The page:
Brandon was accepted to Harvard Business School for the fall of 2015, but he already had an idea of what he wanted to do. When he was overseas, he spent time working with sensors and inexpensive computers. “When I realized that, used together, the two could reason and take action,” he said, “my mind started racing with a sense of new possibilities.” He had come to believe that certain battlefield tasks could be accomplished with artificial intelligence, and this, he felt, would save lives.
He’d identified a specific problem, one he believed was solvable: that physical act of searching structures, which had bedeviled troops in the urban combat that characterized so much of the post-9/11 wars.
“No one was really working on this,” Brandon said, so as he entered business school he took his idea to Ryan. At 31, Ryan was already a proven entrepreneur. He had founded and sold a wireless charging company, WiPower, to Qualcomm, and had started a time-lock container company, Kitchen Safe, that had led to “the most enthusiastic pitch ever” on Shark Tank (at least according to Business Insider). When Brandon hit up his brother, Ryan was between ventures (though he did have a dishwashing robot in development). Brandon, who is the gregarious T-shirt-and-jeans-wearing counterpoint to his brother’s more analytical, collared-shirt-and-khakis persona, initially encountered some skepticism from Ryan. “I assumed this was a solved problem, that we were already doing this,” said Ryan, explaining his initial hesitation. “Also,” he joked, “the idea was coming from my little brother.”
Brandon managed to convince Ryan that his idea was viable and that the component technologies already existed, so in the spring of 2015 they set about finding an engineer who could take it on. “Everyone we talked to,” Ryan recalled, “kept mentioning this guy Andrew.” That was Andrew Reiter, a chemical engineer turned roboticist who had cycled through prestigious research programs at Northwestern and Harvard and was currently at Draper Laboratories, in Cambridge, Massachusetts, working on camera-based navigation in autonomous robots.
“They sent me an email out of the blue,” Andrew said, “and I also thought, isn’t the military already doing this?” Although university labs had experimented with quadrotor autonomy, and a few high-profile small-drone projects had dabbled with military applications, AI-driven drones had yet to be put to use. That is partly because applying artificial intelligence to actual environments can still be a difficult feat: Machine learning is good at predictable and repetitive tasks, but the real world is insanely unpredictable. Over the past two decades, the military had come to rely on human-controlled drones for everything from intelligence collection to air strikes. Despite numerous conceptual papers imagining the role that systems powered by artificial intelligence will play in the future of warfare, the military had yet to field a single autonomous drone.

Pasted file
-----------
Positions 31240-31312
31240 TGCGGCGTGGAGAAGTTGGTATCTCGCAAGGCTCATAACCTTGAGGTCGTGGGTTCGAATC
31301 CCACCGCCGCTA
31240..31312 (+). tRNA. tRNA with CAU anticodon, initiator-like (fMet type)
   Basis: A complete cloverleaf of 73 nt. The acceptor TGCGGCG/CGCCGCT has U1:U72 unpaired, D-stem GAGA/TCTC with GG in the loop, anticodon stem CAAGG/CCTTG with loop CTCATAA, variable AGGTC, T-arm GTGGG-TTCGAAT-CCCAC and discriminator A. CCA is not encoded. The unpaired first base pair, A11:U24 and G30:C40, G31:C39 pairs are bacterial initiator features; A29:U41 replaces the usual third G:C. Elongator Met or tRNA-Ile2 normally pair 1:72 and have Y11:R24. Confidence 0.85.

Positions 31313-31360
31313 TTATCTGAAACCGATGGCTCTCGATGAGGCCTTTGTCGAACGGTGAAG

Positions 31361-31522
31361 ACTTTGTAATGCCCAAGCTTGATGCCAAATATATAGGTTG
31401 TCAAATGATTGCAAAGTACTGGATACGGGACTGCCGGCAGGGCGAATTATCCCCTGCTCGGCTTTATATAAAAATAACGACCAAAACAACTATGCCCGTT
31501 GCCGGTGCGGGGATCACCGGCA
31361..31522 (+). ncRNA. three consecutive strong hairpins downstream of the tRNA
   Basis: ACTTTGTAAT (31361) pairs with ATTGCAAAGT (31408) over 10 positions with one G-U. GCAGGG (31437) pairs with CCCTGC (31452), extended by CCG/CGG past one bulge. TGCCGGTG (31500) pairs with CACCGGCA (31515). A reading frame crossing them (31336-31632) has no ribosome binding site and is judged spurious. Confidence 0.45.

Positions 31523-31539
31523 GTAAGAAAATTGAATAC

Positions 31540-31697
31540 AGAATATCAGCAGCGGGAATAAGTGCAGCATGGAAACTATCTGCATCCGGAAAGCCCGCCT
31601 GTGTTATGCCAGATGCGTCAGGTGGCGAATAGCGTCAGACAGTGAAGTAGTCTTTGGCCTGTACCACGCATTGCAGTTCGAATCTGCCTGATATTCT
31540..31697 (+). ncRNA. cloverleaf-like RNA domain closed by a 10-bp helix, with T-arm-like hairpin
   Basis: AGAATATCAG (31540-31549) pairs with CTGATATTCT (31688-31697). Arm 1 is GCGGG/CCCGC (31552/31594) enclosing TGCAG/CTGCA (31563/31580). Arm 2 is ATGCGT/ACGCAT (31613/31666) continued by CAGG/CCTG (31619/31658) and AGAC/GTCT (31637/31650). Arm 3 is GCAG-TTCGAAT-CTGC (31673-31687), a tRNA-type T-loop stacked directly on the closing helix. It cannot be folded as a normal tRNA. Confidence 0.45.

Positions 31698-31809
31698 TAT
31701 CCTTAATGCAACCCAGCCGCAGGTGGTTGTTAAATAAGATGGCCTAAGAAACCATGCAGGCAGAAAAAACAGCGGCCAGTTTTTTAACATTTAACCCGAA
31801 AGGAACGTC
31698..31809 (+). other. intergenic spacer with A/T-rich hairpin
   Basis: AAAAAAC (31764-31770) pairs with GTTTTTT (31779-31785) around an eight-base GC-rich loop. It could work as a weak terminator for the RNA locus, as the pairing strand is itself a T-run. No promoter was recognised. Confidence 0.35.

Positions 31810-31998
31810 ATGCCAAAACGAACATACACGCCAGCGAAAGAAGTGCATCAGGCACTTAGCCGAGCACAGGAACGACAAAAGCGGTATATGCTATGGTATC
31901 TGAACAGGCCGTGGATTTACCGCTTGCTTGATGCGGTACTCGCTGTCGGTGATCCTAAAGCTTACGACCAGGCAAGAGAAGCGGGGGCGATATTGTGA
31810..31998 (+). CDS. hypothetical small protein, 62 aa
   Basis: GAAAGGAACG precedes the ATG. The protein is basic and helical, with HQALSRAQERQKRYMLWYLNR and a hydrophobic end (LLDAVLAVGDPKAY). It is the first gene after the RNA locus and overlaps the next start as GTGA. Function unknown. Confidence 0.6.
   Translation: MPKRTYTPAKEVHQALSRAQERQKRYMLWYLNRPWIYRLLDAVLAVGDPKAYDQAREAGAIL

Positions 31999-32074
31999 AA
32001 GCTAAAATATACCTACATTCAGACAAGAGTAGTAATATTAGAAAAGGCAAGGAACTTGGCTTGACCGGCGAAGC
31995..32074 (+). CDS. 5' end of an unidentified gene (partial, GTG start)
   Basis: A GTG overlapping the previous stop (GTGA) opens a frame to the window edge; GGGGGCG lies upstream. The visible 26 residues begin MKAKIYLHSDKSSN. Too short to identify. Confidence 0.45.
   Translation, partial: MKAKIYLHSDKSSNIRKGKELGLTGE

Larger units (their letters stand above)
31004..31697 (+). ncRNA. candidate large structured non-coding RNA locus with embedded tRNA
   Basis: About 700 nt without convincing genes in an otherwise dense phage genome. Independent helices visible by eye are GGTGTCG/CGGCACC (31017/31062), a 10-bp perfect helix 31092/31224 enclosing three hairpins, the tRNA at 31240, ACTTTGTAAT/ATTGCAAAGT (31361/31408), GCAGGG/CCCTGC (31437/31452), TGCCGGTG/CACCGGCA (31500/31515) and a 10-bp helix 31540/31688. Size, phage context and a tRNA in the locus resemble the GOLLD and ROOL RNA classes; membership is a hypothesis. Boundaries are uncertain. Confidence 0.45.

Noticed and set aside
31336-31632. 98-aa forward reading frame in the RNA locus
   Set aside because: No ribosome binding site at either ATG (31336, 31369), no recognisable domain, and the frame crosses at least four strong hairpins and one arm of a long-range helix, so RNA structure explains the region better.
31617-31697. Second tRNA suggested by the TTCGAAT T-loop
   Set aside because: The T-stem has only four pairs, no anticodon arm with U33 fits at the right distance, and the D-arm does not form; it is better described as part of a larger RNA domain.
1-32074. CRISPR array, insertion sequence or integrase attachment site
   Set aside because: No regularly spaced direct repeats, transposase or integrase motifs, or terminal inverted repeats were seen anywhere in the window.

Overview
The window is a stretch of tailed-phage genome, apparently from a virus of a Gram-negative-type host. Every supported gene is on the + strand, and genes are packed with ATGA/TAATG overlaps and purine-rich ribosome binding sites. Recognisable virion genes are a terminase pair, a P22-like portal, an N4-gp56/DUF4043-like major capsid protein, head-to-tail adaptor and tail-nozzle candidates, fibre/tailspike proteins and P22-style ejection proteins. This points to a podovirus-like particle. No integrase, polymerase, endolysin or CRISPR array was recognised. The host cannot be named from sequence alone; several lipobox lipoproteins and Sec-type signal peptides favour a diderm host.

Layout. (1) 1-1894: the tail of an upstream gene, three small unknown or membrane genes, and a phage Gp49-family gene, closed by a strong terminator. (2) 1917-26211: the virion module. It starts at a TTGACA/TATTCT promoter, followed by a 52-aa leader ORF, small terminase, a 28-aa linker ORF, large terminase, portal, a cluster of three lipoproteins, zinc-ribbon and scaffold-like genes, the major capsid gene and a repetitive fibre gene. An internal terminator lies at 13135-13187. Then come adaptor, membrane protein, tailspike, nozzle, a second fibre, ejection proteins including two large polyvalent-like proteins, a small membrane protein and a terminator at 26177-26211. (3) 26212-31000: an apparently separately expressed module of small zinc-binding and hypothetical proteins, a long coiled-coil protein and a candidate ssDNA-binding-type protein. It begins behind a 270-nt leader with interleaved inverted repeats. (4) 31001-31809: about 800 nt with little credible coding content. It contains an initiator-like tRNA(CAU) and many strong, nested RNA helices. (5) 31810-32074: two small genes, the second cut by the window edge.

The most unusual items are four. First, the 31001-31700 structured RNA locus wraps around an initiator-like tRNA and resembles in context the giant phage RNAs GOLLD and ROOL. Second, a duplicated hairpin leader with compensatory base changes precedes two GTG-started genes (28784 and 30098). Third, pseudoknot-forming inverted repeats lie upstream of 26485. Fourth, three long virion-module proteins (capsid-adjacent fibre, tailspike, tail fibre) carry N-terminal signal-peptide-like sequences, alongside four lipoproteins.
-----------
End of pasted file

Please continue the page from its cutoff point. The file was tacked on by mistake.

The brothers flew to Cambridge to meet Andrew in person. Within six hours the three had the outlines of a business plan: They would create an AI-powered quadcopter (they won’t say much about technological specifics) to solve the problem of room-clearing. Their goal was to then expand the use of the AI—what they later branded Hivemind—and apply it to other military problems. A month later, Andrew moved to San Diego and took up residence in Ryan’s guest room for about a week.
By late August 2015 the three had a proposal in hand, and in a two-week period they’d scheduled 30 meetings with potential investors in Silicon Valley. Twenty-nine passed. The investor who bit had no interest in saving lives on the battlefield; instead, they wanted to develop a selfie-snapping drone. The capital was there, but the mission wasn’t. When I asked whether they considered going in a different direction, Brandon said, “We were building a company to make a dent in this mission.”
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